Skip to content

Editorials

Featured Articles

President Obama. (AP Photo/Charles Dharapak, File)

Governing the Chicago way

Barack Obama is a trailblazer. Most past presidents who get an electoral rebuke like the one he got November would have looked to the examples of Democratic and Republican presidents before him, and tried to accommodate both himself and Congress to reality, and move forward.

 Rajendra K. Pachauri. (AP Photo/Gurinder Osan, file)']

Faith-based science comes a cropper

The chief of the United Nations climate change panel is passionate about his global warming beliefs, and some of his passion has gotten out of hand. Passion can do that. Rajendra Pachauri, who shared the 2007 Nobel Peace Prize with Al Gore, has been forced to resign his post at the U.N. after he was accused of sexual harassment. Every man is entitled to his beliefs, but sometimes he has to keep his beliefs — and his affections — to himself. Mr. Pachauri was appointed to be a chief, not an evangelist.

President Barack Obama closes his eyes and bows his head as Dr. Joel C. Hunter, senior pastor of Northland, A Church Distributed, in Longwood, Fla., says the prayer during the Easter Prayer Breakfast, Monday, April 14, 2014,  in the East Room of the White House in Washington. President Barack Obama honored those killed in a weekend attack on two Jewish facilities in Kansas, saying no one should have to worry about their security while gathering with their fellow believers. (AP Photo/Carolyn Kaster)

Of love and faith

The silly season arrives early. The world’s on fire, and here we are, arguing over whether Barack Obama loves America, or loves it enough, and the political correspondents are parsing Scott Walker’s answer to a question posed by the armchair theologians at The Washington Post, whether the president is a Christian.

Venezuela's President Nicolas Maduro  (AP Photo/Ariana Cubillos)

Disaster in Venezuela

President Nicolas Maduro of Venezuela bears a marked resemblance to the late Iraqi dictator Saddam Hussein, right down to the mustache. With a collapsing economy that has soured his countrymen on his ruinous economic policies, Mr. Maduro is beginning to resemble Saddam in a more ominous way as well.

Republican governors are blaming President Barack Obama for a budget standoff that threatens a potential Department of Homeland Security shutdown. (AP Photo/Carolyn Kaster)

The villain of the shutdown

Mitch McConnell is desperately seeking a way out of the corner he painted for himself. The Republican leader of the Senate promised the public two things last November. He said there would be “no government shutdown on my watch,” and that he would use the appropriations lever to force President Obama to “move to the center” on several crucial issues, including immigration.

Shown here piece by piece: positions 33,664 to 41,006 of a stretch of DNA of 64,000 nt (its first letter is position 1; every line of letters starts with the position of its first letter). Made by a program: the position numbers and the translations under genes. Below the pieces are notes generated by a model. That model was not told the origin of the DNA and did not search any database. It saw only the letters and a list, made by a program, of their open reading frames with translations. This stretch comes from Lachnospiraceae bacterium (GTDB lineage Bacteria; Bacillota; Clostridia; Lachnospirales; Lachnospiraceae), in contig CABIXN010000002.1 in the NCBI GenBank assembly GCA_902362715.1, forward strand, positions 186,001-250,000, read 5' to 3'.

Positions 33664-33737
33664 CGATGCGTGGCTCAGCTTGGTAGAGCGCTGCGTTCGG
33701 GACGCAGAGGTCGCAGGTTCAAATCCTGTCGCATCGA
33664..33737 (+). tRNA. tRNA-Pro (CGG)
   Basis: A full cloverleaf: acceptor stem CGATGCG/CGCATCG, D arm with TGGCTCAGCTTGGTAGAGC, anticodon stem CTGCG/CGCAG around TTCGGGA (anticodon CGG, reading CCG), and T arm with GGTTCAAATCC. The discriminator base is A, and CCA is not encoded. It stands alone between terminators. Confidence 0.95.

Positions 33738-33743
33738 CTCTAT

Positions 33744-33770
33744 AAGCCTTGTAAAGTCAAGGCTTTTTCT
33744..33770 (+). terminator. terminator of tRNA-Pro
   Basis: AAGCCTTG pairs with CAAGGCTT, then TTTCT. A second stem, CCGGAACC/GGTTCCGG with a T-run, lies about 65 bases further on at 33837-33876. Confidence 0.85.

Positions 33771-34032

Related Articles

FILE - In this June 16, 2014 file photo, demonstrators chant pro-Islamic State group slogans as they carry the group's flags in front of the provincial government headquarters in Mosul, 225 miles (360 kilometers) northwest of Baghdad. The Islamic State group holds roughly a third of Iraq and Syria, including several strategically important cities like Fallujah and Mosul in Iraq and Raqqa in Syria. (AP Photo, File)

EDITORIAL: ISIS is the enemy

Chuck Hagel will soon leave his post as secretary of defense, but the threat from the barbarians grows. The threat from the Islamic State, or ISIS, looming over Iraq and Syria and the entire Middle East is compounded by the Obama administration's confusion and cultivated weakness. Nobody with a clear understanding of what the world is about is in charge of the nation's security.

EDITORIAL: The pigs find a loophole

"Earmarks," small, large and enormous pots of taxpayers' money that congressmen give themselves to fund pet projects in their districts, usually in return for votes, are a lot like Count Dracula. They won't stay dead. But last week the Republicans in the House put down an attempt by one of their own to resurrect them.

U.S. Secretary of State John Kerry addresses the media after the closed-door nuclear talks with Iran, in Vienna, Austria, Monday, Nov. 24, 2014. Facing still significant differences between the U.S. and Iran, negotiators gave up on last-minute efforts to get a nuclear deal by the Monday deadline and extended their talks for another seven months. The move gives both sides breathing space to work out an agreement but may be badly received by domestic sceptics, since it extends more than a decade of diplomatic efforts to curb Iran's nuclear prowess. (AP Photo/Ronald Zak)

EDITORIAL: Iran stalls again

The lot of a diplomat is not always a happy one. Life in striped pants can be challenging. So much Chablis and brie, so little time. It's not all polite chatter. In the matter of the crucial talks over the future of Iran's nuclear program, all the pushing and pulling of policy, all the huffing and puffing of inflamed egos, will probably be for naught. Sooner or later, unless the Israelis rescue the West from fear and indecision, Iran will have its Islamic bomb.

Republicans will soon be empowered to adopt a number of much-needed reforms that will point Congress in the right direction. (AP Photo/Carolyn Kaster)

EDITORIAL: Putting momentum in harness

Congressional lethargy and inaction in the wake of the Republican wave of 2010 is not the fault of the Republicans, no matter how loud the cries of frustrated liberals. Over the course of the current Congress, the House of Representatives passed nearly 350 bills, only to see them die in Harry Reid's Senate. Some of them surely deserved death, but not all.